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problem desigining a microstrip TL

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Member level 3
Mar 29, 2008
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I am a pure VLSI guy and have no clue of designing a TL
But, I had to do it for some other reason using HFSS

My design is giving me the same results irrespective of the dimensions used
Tool used : HFSS

quick reply could be helpful


Hi Satishgra,

what is the length of the microstrip you are simulating, and the frequency range?


Thanks for the reply....
I am more of like interested in getting a hang of HFSS
Hence, i am okay with any results

I am more of a MEMS guy who wanted to understand S-parameter calculation ( I know this is simple)..After looking at the tool, thought it is worth spending some time

I am looking at designing a BPF using micro strip TL

I was able to get rid of the issue...seems to be a problem with the waveport definitions...Can you let me know how to design a BPF using this microstrip...I have done all the Reqd calculations (referred it from pozar)

My present query is....from my calculations, a microstrip of width 3.2cm for (1 cm substrate) is required to design a microstrip of 50 ohm z0
But, simulations show it is resulting in 4 ohm only

where am i going wrong...and second question

if connect 3 such microstrips to form a T circuit, the resultant impedance is turning out to be 0.002 as aganist expected 6 ohm

I am attaching my BPF (only half done...should replicate it around the axis to complete), microstrip and also a prf report of the design...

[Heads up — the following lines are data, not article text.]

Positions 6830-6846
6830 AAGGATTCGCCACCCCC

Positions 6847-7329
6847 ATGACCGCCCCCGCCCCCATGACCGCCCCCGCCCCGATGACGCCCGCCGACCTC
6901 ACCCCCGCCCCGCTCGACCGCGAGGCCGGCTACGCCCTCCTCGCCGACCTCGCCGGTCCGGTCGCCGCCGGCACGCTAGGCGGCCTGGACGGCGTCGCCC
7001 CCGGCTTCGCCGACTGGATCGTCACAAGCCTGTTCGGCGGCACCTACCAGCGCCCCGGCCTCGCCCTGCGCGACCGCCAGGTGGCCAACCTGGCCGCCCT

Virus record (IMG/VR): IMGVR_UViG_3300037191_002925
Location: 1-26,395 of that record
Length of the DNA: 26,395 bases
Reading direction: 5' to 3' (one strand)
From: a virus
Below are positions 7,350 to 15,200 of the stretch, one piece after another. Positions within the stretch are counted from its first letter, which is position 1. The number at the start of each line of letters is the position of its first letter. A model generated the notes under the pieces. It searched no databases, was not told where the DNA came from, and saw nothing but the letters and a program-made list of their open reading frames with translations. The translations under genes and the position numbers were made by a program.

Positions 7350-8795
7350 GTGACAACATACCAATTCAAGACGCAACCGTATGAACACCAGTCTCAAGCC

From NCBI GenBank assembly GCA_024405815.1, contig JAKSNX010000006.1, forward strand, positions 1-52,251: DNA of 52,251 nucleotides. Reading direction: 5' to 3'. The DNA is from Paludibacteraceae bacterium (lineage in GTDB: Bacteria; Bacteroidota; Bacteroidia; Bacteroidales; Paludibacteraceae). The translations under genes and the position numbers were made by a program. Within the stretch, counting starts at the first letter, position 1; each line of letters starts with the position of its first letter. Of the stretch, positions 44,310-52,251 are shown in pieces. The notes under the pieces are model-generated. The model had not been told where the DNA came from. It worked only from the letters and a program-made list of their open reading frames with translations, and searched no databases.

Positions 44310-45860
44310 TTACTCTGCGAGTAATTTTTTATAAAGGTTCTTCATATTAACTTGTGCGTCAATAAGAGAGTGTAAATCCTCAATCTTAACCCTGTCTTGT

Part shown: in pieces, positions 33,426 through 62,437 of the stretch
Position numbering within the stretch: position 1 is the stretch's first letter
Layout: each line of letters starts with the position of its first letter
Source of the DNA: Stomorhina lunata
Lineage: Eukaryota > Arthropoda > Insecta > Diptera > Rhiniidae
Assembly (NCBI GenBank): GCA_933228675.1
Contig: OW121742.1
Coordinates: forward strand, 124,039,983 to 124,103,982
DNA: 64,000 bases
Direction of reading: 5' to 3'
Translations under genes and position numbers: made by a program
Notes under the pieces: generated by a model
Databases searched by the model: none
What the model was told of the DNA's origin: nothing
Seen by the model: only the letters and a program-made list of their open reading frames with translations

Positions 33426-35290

first I have to say that I am a newbye on HFSS. I am curious about your waveport definition, what was wrong with it?

On the BPF, HFSS is not the right tool to design it. Or, better, it is not a good idea to begin from it. I would start from a circuit simulation, using ADS or Designer, where you can tune the parameters without re-frawing everything. Then you generate the layout, and you do the fine-tuning using a planar simulator. You can then verify the results using HFSS to take into account the fringing effects and so on. If you start from HFSS you simply will have too many degrees of freedom.

Yeah...I was defining the waveport in parallel to the substrate....which should mean that the input signal is going to flow through the substrate and will have no impact as to what your microstrip is......

I will look into ADS and see if i can design the same

I did the same error in the past ;)

About ADS, it is quite easy to design microstrip subassemblies, as you have parametric models in the schematic window. You connect them, and you can even tell the optimizer to tweak the design dimensions to have a given performance. Then, once you are satisfied with youur simulation, you just have to generate the layout, and simulate it with Momentum (the embedde 2.5D EM simulator). Usually you will need to do small adjustments, and then, if your substrate definition is accurate, you should have a working design since the first time. In this way I designed a Wilkinson Power splitter on a standard FR4 substrate (Not really the most characterized one for RF apps) and it matched almost perfectly the simulations.

If i do it on ADS, atleast i do see some meaningful result....But with HFSS...i am getting fucked...I dont know where i am going wrong

Yes, the problem with HFSS is that, first, you have to really know how you are going to define ports, while in ADS it's a bit simpler (but you can have odd results as well). Second, drawing on HFSS is quite complicated, and I would say impossible above some degree of complexity. It's always better to import designs made with other tools (either PCB design tools or mechanical CAD if you wanna simulate antennas).

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